Film school aesthetics triumph over real characterization in "Passages," in which the two protags do an awful lot of metaphorical traveling to little purpose. Story of two mainland Chinese students who skip class to raise some quick money selling magic mushrooms looks just fine, with neatly composed, autumnal locations, but is too much in love with its own mannerisms to let the audience in.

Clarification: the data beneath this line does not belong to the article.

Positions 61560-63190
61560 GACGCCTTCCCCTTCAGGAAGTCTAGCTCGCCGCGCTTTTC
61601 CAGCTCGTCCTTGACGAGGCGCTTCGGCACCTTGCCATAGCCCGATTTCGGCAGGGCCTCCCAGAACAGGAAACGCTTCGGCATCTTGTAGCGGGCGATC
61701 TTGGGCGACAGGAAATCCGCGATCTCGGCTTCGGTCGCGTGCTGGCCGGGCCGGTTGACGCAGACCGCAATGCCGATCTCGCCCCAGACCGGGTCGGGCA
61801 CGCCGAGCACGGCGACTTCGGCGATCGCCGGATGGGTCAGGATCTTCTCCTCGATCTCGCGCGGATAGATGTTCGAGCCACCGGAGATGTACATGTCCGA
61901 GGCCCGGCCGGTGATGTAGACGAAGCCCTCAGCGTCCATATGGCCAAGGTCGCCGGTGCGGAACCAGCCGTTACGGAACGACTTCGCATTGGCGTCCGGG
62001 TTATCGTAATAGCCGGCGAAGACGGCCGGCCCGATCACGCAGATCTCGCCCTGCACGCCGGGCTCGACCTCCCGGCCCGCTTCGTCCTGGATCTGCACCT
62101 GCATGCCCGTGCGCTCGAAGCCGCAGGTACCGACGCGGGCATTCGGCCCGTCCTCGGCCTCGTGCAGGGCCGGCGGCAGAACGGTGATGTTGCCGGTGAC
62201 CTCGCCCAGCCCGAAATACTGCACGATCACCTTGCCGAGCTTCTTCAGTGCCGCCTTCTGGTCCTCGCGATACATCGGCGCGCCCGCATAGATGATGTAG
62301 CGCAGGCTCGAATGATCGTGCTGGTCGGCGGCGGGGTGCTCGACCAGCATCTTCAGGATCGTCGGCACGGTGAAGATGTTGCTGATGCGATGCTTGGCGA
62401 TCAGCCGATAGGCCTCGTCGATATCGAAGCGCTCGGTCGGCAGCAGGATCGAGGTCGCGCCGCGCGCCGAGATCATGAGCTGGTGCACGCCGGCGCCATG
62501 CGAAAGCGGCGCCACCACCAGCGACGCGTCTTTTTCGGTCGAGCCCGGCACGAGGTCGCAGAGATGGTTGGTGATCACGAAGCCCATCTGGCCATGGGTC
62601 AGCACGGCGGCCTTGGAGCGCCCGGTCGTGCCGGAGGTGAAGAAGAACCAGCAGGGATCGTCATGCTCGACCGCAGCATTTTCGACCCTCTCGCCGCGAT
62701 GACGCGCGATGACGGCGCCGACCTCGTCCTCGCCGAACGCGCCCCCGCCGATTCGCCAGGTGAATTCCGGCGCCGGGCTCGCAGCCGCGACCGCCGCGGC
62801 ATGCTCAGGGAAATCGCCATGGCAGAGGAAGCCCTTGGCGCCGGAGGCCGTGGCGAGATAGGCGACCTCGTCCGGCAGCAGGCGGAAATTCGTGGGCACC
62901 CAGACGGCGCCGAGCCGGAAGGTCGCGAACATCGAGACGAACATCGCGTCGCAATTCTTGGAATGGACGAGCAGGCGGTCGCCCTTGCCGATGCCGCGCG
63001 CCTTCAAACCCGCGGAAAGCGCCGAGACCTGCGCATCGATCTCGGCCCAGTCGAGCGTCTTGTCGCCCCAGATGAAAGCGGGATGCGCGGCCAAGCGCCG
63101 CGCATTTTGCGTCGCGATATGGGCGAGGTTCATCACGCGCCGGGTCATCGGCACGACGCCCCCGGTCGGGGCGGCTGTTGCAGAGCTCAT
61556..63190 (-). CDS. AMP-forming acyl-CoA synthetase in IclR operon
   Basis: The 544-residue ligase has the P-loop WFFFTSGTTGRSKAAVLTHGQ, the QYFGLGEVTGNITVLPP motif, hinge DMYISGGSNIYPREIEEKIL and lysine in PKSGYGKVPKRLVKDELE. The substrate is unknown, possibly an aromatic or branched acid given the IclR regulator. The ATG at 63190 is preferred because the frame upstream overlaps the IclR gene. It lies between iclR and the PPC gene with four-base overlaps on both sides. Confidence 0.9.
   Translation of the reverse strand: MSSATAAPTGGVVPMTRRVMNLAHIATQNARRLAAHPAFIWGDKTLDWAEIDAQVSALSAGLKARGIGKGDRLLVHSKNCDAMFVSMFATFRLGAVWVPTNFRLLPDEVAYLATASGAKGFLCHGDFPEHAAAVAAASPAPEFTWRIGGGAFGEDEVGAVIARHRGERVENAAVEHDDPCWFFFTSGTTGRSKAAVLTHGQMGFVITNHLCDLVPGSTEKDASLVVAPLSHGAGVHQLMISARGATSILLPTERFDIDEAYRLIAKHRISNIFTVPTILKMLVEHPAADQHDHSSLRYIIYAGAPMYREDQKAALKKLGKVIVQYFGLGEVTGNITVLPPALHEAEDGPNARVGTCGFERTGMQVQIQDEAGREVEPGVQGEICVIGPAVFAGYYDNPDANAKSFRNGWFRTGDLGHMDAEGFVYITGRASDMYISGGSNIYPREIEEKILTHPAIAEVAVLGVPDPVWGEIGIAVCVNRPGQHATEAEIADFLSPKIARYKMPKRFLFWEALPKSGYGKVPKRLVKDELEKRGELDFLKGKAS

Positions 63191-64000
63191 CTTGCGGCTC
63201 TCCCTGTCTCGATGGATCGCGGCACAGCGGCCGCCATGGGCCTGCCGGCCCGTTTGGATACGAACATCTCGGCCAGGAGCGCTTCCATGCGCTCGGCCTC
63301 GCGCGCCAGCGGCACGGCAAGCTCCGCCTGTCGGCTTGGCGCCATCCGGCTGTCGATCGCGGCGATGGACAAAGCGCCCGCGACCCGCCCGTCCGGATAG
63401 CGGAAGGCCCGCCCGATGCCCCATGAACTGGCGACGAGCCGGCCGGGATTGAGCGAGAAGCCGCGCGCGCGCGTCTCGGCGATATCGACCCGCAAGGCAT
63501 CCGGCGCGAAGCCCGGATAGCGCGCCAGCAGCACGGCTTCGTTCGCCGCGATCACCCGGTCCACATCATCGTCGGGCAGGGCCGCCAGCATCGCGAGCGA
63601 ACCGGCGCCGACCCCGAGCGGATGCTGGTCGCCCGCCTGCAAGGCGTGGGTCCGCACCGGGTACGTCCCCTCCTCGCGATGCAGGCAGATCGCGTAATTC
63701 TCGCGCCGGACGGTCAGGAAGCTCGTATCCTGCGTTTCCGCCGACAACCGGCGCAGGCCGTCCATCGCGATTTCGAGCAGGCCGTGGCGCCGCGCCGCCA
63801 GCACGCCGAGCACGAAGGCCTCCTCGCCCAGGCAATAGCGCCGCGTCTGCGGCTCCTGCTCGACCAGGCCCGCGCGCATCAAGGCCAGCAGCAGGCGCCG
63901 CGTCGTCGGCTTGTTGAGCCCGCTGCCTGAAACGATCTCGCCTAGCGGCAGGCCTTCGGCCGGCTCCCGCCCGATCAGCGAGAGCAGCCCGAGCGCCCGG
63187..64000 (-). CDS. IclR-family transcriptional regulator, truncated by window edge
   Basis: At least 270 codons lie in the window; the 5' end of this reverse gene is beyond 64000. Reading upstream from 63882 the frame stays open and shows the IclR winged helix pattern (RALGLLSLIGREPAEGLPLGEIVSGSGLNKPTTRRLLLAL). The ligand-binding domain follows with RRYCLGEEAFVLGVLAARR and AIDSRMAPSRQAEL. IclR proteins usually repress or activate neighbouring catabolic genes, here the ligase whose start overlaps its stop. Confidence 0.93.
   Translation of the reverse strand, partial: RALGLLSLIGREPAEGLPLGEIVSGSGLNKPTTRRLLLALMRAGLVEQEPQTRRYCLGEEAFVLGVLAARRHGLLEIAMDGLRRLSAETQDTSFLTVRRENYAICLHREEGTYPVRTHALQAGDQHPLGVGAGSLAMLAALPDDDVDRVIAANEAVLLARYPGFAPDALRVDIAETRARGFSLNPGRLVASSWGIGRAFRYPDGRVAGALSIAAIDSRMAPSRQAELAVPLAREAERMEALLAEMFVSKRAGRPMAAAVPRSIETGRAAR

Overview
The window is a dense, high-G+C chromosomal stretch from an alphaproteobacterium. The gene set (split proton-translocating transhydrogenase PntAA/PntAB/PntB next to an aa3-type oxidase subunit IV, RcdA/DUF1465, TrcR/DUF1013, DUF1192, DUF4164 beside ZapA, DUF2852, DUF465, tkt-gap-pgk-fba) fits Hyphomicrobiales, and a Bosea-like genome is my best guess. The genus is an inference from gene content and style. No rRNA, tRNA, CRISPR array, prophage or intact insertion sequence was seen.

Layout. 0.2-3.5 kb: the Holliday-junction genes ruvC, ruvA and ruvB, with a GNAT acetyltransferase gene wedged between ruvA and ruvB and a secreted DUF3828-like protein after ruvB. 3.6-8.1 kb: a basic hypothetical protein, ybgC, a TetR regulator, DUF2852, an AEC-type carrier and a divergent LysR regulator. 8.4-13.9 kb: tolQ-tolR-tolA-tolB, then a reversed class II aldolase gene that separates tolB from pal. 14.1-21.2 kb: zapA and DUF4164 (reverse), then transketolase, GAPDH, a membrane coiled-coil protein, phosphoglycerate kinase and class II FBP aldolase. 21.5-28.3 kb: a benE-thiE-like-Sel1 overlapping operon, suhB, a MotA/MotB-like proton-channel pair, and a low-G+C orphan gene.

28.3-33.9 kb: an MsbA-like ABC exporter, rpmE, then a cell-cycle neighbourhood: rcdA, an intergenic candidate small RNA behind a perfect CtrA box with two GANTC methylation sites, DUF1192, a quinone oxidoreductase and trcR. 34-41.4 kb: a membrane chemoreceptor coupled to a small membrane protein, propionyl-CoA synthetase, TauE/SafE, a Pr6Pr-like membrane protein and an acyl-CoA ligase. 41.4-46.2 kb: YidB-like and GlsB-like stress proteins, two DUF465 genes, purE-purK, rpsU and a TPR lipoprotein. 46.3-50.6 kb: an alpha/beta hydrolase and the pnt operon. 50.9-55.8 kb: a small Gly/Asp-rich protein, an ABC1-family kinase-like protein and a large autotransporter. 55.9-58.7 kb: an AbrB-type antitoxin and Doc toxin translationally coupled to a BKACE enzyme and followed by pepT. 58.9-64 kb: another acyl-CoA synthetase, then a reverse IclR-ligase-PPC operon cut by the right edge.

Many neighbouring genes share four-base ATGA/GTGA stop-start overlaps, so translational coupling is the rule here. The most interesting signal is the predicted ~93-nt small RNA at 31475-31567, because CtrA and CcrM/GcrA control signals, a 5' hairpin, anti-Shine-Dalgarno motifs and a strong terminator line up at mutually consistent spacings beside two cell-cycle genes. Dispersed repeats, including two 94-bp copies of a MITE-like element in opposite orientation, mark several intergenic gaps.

Film school aesthetics triumph over real characterization in “Passages,” in which the two protags do an awful lot of metaphorical traveling to little purpose. Story of two mainland Chinese students who skip class to raise some quick money selling magic mushrooms looks just fine, with neatly composed, autumnal locations, but is too much in love with its own mannerisms to let the audience in. Familiar fest fare looks likely to travel the circuit to respectable notices, with subsequent exposure mostly on specialist webs.A goods train pulls into a small siding at night, somewhere in central China, and two young people who’ve hitched a ride climb out. Chen Sihan (Geng Le) and his g.f., Xiaoping (newcomer Chang Jieping), are making their way as cheaply as possible to the city of Wuhan, on the Yangtze River, to buy some spores of rare Lingzhi mushrooms they’ve seen advertised. A boatman (Gao Hu), who gives them a ride part of the way, warns them to be careful they’re not cheated; sure enough, when they arrive in Wuhan, they hear the sellers have been arrested. Bargaining some spores from a nearby biotechnology institute, they manage to make it back to their homes in Anhui province, where both are blasted by their teachers and parents for putting their chances of getting into university in peril. When they try to cultivate the spores, and realize they’ve been cheated, both set out again to Wuhan to try to get a refund –after which they travel home again, rethink their futures and then set out “for the South.” Both, however, now seem set on different paths in life. Pic’s theme of whether to sacrifice one’s education in favor of quick bucks now is a valid one, given the massive changes in contempo mainland life. And in a rarefied way, writer-director Yang Chao (whose short “Run Away” showed in Cannes’ Cinefondation section in 2001) sketches a true picture of some aspects of modern life in China — from rural hijacking of trucks through uncooperative officials to family and establishment pressures to conform. But Yang’s two protags are so thinly drawn — especially the quiet, indecisive Sihan, played by well-known musical figure Geng with a kind of handsome impassiveness — that they lose viewers’ sympathy early on. Their separate families are, in fact, drawn with much more practical sense and affection, making both Sihan and Xiaoping look like conscious losers rather than rebels with a cause. What remains is the obvious metaphor of their journeys, though this leads to no special self-awareness and is powered by minimal, largely explanatory dialogue. Though carefully shot, in the cold light of fall, and always meticulously composed in longish takes, pic has a hollow center; it plays like a compendium of styles familiar from other young Mainland filmers, from Jia Zhangke (“Platform,” “Unknown Pleasures”) to Wang Xiaoshuai (“Drifters”). Pic played Cannes under the French title “Passages,” which appears to have been adopted as the English one also, although both the French and Chinese titles translate as “Journeys.” Though it’s never explained in the movie, the Lingzhi mushroom actually exists, a rare medicinal plant that’s meant to bring the dead back to life.